How Conservative and Labour social care election pledges stack up

We take a closer look at what the two main parties have promised the sector in their manifestos - and what they haven't - and identify the unanswered questions as polling day approaches

Hand of a person casting a vote into the ballot box during elections
Photo: Roibu/Adobe Stock

Story updated 8 December

With just a few days to go until polling day, both major parties have set out their stall in relation to adults’ and children’s social care.

The Labour Party’s offer is much more extensive – and expensive – than the Conservatives’, but both parties’ manifestos leave many unanswered questions as to what they would do should they win power on 12 December.

This is despite care for older people and disabled adults ranking as the joint third most important issue for voters, behind only the NHS and Brexit, according to a poll last month from Ipsos MORI.

Community Care has taken a closer look at the party manifestos, published late last month, and unpicked what the two main parties are promising the social care sector in this election. While Labour provided a response to our requests for further detail, the Conservatives did not, so our analysis is limited by that.

Where is social work?

While social work never features heavily in party manifestos, the 2015 and 2017 Labour and Conservative manifestos mentioned the profession briefly. In 2015, both parties highlighted their support for Frontline – which started training children’s social workers through its fast-track programme in 2014.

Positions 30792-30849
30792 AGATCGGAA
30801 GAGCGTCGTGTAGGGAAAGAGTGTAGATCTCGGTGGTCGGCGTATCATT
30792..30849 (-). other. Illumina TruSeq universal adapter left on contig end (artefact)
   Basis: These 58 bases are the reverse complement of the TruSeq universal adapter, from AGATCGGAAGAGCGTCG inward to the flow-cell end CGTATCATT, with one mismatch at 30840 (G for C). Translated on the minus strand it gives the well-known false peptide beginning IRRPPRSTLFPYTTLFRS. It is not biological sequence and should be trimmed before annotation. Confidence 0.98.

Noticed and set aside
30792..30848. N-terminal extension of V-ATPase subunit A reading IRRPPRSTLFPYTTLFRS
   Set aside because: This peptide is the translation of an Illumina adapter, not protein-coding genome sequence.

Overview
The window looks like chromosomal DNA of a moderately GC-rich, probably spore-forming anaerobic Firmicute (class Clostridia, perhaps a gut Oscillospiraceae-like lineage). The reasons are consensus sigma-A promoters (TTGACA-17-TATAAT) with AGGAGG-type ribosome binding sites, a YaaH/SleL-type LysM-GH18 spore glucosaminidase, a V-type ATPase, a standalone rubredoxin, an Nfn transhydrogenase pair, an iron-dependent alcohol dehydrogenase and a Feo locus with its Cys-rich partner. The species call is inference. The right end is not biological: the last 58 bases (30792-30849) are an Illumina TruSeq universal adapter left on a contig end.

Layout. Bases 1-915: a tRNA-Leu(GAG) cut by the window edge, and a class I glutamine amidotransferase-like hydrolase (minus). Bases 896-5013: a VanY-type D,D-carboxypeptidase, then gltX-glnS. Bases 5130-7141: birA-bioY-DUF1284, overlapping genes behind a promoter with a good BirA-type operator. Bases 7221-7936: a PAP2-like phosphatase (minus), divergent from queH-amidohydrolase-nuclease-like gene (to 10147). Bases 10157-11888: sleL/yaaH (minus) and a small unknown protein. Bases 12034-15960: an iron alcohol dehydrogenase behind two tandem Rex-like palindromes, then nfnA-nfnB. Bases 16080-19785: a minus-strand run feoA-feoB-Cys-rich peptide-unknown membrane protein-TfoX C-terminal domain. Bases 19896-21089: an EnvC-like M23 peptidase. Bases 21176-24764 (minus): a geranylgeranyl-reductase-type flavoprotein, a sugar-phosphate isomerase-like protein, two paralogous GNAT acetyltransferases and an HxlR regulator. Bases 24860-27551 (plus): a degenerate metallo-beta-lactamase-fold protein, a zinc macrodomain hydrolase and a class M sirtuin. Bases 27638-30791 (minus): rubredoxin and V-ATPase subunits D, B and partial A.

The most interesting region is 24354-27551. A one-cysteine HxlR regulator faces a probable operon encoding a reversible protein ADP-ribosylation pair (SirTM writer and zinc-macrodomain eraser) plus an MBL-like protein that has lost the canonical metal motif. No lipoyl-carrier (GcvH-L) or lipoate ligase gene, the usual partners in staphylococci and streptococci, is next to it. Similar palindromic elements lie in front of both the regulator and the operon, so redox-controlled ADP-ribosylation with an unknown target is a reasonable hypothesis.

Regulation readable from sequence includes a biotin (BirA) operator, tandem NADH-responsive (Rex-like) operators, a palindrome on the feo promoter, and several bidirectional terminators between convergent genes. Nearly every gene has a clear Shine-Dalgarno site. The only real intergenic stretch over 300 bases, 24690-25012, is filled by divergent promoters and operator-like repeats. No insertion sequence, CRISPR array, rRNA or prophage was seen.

In 2017, the Tories highlighted their record on investing in children’s social work – for example, through funding for the innovation programme, Frontline and social work accreditation – whereas Labour, echoing sector concerns about the emphasis on fast-track training under the Conservatives, voiced its support for all training routes. Also, in reflection of the shift in the party under Jeremy Corbyn, it set out its opposition to private sector companies or their subsidiaries running child protection services. This was a response to concerns that legislation allowing charities to take on the running of children’s social work services would result in private companies setting up charitable arms to do so.

Social work in past manifestos:

Conservative manifesto 2015: “We will continue to raise the quality of children’s social work, by expanding training programmes, such as Frontline, and creating new opportunities to develop the next generation of leaders in the field.”

Labour manifesto 2015: “We will continue to support Frontline and its innovative approach to training social workers…”

Conservative manifesto 2017: “Our investments in the social work profession and in successful, innovative programmes have given tens of thousands of vulnerable families the coordinated support they need.”

Labour manifesto 2017: “We will continue to support all training routes for social workers, including initial social work training provided within or accredited by a higher education institution. We will also prevent the private sector and subsidiaries of private companies from running child protection services.”

But none of the 2019 manifestos – not just Labour’s or the Conservatives’ but also the Liberal Democrats’, Green Party’s, Scottish National Party’s, Brexit Party’s and Plaid Cymru’s – mention social work at all. This is despite Labour and the Tories both setting out distinct policies in relation to nurses, teachers and police officers this year, including in relation to raising the numbers of staff.